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Taiwan President Mulls Peace Treaty With China


Taiwan's President Ma Ying-jeou discusses his campaign platform for the upcoming presidential elections regarding cross-strait relations during a press conference at the Presidential Office Taipei, Taiwan, October 17, 2011.

Taiwan's President Ma Ying-jeou discusses his campaign platform for the upcoming presidential elections regarding cross-strait relations during a press conference at the Presidential Office Taipei, Taiwan, October 17, 2011.

Taiwan President Ma Ying-jeou says he would like to sign a peace treaty with China in the coming decade, if the people of the island agree.

Ma's comments came on Monday in Taipei, with recent opinion polls showing him leading his chief rival, opposition leader Tsai Ing-wen, in the race for the presidency. Elections are scheduled for mid-January.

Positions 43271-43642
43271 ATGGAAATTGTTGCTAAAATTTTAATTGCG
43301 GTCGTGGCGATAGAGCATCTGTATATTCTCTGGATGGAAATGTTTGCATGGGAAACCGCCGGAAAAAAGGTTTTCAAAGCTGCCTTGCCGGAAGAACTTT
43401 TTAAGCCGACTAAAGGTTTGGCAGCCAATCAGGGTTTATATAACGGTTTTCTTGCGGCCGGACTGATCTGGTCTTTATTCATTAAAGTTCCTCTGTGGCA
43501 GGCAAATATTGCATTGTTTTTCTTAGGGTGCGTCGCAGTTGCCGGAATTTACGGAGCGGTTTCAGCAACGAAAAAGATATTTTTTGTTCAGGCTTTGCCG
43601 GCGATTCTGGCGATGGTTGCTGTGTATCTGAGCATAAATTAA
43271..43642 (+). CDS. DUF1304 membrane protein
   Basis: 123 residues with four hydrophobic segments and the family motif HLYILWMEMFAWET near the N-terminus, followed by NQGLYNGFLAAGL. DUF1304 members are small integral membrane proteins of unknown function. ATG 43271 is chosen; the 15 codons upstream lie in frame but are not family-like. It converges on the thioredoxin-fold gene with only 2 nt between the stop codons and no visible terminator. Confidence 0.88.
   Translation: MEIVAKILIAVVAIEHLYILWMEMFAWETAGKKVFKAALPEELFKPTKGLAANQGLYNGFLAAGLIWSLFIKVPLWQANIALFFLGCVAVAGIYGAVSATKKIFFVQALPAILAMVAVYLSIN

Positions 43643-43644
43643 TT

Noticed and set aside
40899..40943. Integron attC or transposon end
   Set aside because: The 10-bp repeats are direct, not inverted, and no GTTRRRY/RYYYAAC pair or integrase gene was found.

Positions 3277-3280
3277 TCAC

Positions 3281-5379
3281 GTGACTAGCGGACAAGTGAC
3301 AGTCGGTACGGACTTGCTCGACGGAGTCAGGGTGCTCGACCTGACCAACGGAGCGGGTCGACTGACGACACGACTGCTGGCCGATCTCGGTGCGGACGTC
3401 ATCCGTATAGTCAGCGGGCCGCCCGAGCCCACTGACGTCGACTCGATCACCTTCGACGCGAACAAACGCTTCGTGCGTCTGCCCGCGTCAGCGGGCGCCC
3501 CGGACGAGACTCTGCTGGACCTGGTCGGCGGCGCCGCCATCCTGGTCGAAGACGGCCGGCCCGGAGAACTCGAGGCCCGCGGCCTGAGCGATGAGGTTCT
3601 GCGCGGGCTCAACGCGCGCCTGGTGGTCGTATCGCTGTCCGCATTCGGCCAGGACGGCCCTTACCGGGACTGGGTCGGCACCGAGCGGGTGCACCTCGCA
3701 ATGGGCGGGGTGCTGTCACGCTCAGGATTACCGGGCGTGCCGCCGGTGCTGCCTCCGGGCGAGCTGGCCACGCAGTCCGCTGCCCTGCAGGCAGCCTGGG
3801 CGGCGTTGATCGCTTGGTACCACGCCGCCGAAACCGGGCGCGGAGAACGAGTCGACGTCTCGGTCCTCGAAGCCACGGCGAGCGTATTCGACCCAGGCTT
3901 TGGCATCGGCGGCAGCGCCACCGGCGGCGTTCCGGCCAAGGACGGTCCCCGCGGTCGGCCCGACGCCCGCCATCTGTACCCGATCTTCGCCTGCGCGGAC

Ma's current term has been marked by efforts to improve relations with Beijing, including backing for a host of trade and investment deals.

Monday, he said any peace pact with China would require, in his words, "a high level of support from Taiwan's public."

China considers Taiwan a renegade province, despite the island's self-rule since the end of the civil war in 1949. Chinese nationalists fled to the island that year and have since threatened repeatedly to declare independence. Beijing has countered with threats to use of military force to prevent any such declaration.

Some information for this report was provided by AP and AFP.

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